# Find number of photons emmitted per sec?

by Kobayashi
Tags: emmitted, number, photons
 P: 22 Hi, I have a question asking me to find the number of photons emmitted per second. I am given the information that the Gallium Arsenide diode laser emit 0.9 mW of power inside a CD player. The bandgap of the Gallium Arsenide is 1.42 eV. What equation is used to find this?
 P: 126 P = E/t (power, energy, time) E= n (1 photon energy) n: piece
 HW Helper P: 2,616 How come you're not given the wavelength of the emitted photons? EDIT: Ok, I assume it's because the energy of each photon emitted would be equivalent to something which is already given in the question.
 P: 22 Find number of photons emmitted per sec? Where is the bandgap taken into account?
 P: 1 I need the bandwidth
 Mentor P: 12,074 Two pieces of information are needed to solve this: 1. The amount of energy emitted per sec. 2. The amount of energy per emitted photon. Units aside, this information is given directly in the problem statement. The problem is to figure out how to combine the 2 numbers to get the number of emitted photons per second. Again, how to combine (energy) / (sec) and (energy) / (photon) in order to get (photons) / (sec) p.s. some unit conversions are required here.
 P: 22 Okay so I get: 0.0009 Joules/second and (1.42 eV) * 1.602 x10^-19 = 2.27 x 10^-19 Joules - Is this correct? Is this the energy per photon? Does (energy/photon)/(energy/second) not give photons/second. Is that how the problem is solved?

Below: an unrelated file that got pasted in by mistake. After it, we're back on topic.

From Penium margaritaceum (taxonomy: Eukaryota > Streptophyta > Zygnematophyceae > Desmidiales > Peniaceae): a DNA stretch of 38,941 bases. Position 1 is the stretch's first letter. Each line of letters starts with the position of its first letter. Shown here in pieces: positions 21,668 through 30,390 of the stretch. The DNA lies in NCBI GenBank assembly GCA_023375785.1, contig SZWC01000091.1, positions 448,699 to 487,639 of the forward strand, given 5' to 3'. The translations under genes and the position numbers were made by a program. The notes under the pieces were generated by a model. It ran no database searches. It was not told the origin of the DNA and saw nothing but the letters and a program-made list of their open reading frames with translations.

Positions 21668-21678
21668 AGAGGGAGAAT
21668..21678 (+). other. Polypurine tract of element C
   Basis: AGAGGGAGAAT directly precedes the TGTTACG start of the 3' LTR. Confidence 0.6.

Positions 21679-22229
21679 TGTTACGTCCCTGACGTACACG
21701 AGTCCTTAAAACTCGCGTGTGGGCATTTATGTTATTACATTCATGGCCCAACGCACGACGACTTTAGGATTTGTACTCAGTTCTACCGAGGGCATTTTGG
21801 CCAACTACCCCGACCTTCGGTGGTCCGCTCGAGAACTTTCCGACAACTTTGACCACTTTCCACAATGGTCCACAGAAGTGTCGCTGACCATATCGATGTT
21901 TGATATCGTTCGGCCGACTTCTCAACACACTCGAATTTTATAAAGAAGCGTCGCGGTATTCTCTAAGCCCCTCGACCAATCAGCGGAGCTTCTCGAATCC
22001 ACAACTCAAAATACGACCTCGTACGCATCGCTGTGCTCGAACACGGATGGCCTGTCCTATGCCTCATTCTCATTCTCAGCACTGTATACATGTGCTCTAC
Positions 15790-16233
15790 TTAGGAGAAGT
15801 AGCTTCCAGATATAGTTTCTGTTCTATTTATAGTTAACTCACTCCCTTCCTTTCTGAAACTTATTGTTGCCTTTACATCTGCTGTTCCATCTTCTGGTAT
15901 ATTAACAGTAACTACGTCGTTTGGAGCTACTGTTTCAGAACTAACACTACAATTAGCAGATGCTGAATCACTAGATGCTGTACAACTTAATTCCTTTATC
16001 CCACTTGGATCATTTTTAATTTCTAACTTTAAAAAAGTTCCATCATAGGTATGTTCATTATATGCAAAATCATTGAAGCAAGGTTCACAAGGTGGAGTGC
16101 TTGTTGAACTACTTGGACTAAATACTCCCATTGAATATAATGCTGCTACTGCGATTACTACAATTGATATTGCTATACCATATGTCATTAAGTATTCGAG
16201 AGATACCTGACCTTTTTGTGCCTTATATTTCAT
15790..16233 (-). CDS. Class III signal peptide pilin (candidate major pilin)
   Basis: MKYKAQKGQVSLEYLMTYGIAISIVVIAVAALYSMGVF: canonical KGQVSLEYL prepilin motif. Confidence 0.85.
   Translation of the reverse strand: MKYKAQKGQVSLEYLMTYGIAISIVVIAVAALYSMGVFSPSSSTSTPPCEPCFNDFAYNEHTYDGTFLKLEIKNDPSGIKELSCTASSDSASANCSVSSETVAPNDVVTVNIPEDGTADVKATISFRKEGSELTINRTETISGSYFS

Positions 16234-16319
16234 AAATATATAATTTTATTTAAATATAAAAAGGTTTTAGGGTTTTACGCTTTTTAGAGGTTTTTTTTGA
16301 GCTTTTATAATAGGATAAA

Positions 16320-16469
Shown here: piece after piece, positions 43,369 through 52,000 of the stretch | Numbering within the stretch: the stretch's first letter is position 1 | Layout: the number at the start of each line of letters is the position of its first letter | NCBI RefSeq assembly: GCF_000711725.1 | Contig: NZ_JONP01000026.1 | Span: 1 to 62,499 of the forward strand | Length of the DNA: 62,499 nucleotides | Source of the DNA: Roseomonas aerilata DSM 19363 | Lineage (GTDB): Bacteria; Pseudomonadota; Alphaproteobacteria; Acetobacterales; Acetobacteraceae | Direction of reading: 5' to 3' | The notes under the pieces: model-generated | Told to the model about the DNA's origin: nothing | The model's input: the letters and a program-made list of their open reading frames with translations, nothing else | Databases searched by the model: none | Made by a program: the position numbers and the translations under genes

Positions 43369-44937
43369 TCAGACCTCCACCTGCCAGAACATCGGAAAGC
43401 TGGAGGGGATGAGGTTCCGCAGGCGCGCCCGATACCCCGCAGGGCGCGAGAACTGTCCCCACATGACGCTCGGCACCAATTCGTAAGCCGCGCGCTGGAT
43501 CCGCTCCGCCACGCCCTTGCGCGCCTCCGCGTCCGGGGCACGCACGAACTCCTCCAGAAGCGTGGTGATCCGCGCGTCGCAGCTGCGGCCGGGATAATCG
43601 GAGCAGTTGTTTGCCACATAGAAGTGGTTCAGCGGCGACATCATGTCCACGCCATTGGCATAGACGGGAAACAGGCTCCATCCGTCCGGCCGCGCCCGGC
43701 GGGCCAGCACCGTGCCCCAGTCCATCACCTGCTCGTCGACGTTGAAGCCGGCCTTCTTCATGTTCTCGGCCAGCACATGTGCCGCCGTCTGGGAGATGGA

Mentor
P: 12,074
 Quote by Kobayashi Okay so I get: 0.0009 Joules/second and (1.42 eV) * 1.602 x10^-19 = 2.27 x 10^-19 Joules - Is this correct? Is this the energy per photon?
Yes.

 Does (energy/photon)/(energy/second) not give photons/second.
No, but you are close.

You wrote:

$$\frac{(\frac{\mbox{energy}}{\mbox{photon}})}{(\frac{\mbox{energy}}{\mbo x{second}})}$$

How do the units work out in what you wrote?
 P: 22 Hi, thanks for your help. The only alternative I can think of is the Joules per second divided by the Joules per photon. This gives 3.96 x 10^16 Photons per sec. Is this correct?
 Mentor P: 12,074 You have the right idea, but entered the numbers into your calculator incorrectly.
 P: 22 Oh yes, 3.96 x 10^15. Is this the correct final answer. Thanks again for all your help.
 Mentor P: 12,074 Yes. You're welcome

 Related Discussions Advanced Physics Homework 3 Introductory Physics Homework 11 Introductory Physics Homework 2 Advanced Physics Homework 3 General Physics 0